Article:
The Guardian reports that Nokia's 41-megapixel PureView sensor may be heading to its Lumia range of Windows Phone 8 smartphones. The first new model will supposedly be known as the EOS and slated for a summer release here in the States. Previously the sensor was packed into the Symbian-based Nokia 808 PureView back in July 2012.
Nokia revealed the 41MP sensor in February 2012 during the Mobile World Congress trade show in Barcelona. The aim of the sensor was not to produce incredibly large images, but to take great pictures in incredibly low light. On the Nokia 808, images were around 5MP, thus the extra pixels were used for oversampling to reduce the amount of noise caused by the increased sensitivity of the CCD sensor.
"Pixel oversampling combines many pixels to create a single (super) pixel," Nokia explains (pdf). "When this happens, you keep virtually all the detail, but filter away visual noise from the image. The speckled, grainy look you tend to get in low-lighting conditions is greatly reduced. And in good light, visual noise is virtually non-existent. Which means the images you can take are more natural and beautiful than ever."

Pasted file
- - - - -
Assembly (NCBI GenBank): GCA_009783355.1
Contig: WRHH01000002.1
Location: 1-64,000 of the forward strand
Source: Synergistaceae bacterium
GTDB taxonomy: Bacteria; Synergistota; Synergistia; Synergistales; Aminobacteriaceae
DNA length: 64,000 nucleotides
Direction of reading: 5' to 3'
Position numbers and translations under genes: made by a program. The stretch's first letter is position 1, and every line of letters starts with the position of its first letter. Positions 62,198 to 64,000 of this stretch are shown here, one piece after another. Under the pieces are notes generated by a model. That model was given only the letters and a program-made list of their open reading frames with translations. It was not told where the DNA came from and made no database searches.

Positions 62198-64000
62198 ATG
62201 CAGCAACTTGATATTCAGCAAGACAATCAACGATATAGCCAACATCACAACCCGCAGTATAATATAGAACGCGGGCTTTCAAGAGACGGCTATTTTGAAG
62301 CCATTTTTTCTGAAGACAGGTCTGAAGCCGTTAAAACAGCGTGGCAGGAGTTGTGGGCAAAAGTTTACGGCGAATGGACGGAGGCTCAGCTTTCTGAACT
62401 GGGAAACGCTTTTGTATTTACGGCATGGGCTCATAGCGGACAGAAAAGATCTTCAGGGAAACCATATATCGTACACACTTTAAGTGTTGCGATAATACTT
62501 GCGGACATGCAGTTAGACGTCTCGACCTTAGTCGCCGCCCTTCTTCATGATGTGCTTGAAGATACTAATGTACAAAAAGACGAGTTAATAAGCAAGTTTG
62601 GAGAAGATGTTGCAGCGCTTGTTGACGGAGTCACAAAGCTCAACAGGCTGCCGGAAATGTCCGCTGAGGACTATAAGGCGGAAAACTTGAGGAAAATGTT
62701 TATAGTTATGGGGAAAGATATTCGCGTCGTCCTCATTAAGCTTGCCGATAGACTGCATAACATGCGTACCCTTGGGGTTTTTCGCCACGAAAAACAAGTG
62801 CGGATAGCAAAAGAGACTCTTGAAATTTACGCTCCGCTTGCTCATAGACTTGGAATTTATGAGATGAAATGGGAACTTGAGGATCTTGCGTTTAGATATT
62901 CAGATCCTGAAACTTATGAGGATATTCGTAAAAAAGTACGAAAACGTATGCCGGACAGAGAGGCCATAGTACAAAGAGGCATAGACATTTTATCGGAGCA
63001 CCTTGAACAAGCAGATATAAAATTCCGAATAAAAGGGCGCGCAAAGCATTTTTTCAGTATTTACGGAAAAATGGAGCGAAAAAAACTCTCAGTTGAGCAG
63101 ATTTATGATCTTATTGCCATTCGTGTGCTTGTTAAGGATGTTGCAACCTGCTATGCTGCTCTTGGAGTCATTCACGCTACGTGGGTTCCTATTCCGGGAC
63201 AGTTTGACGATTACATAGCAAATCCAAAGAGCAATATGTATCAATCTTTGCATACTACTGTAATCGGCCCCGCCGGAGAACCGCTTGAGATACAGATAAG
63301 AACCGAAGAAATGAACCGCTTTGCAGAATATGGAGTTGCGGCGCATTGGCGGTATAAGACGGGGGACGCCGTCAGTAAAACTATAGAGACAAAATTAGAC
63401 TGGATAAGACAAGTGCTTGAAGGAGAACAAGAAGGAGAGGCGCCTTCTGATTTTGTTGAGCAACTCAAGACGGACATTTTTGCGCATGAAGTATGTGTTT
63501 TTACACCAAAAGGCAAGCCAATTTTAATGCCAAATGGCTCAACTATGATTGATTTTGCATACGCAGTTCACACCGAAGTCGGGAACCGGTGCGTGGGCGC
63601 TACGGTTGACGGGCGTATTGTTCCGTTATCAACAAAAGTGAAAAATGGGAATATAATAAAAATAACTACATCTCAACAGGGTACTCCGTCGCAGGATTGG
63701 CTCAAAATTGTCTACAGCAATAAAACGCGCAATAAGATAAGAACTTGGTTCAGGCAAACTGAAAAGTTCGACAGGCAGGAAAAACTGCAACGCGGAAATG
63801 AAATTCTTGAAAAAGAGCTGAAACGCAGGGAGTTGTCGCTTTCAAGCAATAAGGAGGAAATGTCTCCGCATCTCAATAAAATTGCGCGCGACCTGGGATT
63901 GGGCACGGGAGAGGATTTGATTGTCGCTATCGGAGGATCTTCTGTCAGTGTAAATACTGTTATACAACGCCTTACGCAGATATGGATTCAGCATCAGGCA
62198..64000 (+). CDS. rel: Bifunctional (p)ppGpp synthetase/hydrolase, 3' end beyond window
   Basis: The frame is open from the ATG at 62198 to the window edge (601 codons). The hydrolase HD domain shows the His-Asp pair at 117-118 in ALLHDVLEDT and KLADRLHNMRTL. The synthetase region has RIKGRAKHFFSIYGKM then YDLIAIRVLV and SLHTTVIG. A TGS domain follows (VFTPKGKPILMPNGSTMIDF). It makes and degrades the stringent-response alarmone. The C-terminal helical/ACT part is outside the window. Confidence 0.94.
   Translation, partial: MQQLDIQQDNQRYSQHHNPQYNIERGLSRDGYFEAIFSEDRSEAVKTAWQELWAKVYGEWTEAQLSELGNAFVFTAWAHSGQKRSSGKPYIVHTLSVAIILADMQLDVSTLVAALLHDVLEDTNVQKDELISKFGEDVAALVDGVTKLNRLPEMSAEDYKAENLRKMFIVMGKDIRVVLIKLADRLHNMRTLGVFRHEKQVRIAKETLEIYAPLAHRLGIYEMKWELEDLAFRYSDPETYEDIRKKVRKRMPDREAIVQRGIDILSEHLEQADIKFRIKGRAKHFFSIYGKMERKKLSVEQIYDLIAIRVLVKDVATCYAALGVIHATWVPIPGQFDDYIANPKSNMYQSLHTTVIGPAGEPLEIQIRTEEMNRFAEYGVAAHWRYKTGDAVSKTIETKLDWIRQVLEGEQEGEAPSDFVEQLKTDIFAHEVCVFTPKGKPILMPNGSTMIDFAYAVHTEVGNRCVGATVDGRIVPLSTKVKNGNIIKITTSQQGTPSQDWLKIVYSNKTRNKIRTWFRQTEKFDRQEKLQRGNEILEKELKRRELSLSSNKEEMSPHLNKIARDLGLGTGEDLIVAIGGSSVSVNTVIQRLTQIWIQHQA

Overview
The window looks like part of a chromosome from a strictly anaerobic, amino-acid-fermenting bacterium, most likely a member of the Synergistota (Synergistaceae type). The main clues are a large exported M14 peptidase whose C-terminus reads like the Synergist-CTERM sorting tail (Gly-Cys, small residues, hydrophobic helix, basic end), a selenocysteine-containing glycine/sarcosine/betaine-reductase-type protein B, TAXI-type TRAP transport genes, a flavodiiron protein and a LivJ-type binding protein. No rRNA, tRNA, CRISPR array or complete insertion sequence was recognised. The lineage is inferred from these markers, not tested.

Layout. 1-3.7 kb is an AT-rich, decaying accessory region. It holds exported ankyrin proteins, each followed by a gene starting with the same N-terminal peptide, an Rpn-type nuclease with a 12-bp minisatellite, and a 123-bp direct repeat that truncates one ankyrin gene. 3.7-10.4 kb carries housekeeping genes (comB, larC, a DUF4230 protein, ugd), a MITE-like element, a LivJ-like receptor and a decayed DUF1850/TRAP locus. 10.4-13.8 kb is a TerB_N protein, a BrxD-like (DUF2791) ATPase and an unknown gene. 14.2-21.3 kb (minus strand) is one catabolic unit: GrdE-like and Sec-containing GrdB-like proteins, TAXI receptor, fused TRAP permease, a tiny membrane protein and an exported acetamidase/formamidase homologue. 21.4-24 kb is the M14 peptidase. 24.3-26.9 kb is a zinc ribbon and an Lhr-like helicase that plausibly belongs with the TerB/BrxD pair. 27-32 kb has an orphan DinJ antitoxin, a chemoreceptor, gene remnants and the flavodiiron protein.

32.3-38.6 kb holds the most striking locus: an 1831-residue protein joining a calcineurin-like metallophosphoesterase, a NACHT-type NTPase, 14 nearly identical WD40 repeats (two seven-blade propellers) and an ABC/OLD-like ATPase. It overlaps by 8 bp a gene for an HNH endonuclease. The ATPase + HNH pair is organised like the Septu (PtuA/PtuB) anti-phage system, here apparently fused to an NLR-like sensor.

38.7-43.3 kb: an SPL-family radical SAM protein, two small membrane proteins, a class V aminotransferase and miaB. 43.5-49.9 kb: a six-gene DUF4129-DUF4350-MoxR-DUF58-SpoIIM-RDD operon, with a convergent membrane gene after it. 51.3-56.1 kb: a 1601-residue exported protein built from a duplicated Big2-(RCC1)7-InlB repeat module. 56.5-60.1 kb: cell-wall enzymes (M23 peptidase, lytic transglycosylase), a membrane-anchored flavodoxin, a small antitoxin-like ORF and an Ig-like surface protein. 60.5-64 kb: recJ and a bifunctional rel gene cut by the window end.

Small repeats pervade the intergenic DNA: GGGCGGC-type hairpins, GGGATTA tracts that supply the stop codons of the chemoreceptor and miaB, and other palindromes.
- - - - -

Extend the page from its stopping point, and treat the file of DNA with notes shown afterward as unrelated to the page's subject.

The level of pixel oversampling is highest when the photographer isn't using the zoom, the company added. It gradually decreases until the maximum zoom is reached, where there is no oversampling. The sensor has an active area of 7728 x 5368 pixels (over 41MP), thus depending on the aspect ratio the user chooses, the sensor will use 7728 x 4354 pixels for 16:9 images/videos, or 7152 x 5368 pixels (38MP) for 4:3 images/videos.
Nokia said that pixels have shrunk over the past 6 years from 2.2 microns, to 1.75 microns, to the current 1.4 microns – devices with 1.1 micron pixels are on the way. The problem is that the smaller you make a pixel, the fewer photons each pixel will collect thus lowering the photons means lowering the image quality. This is where Nokia's super pixel concept comes into play, producing detailed, flawless images.
The company launched the flagship Lumia 920 Windows Phone 8 device at the end of 2012, but was criticized for not adding the 41MP PureView sensor. Instead, Nokia tossed in what it calls "floating lens technology", calling on the gyroscope to detect any type of shaking (like unsteady hands) while taking a picture in low light, and compensating by moving the entire phone.
The Guardian notes that Nokia could create some distance between itself and Windows Phone rivals like HTC and Samsung by adding the 41MP PureView sensor to its Lumia line. But that will ultimately be up to Microsoft who defines the hardware specification. Cost could also be an issue.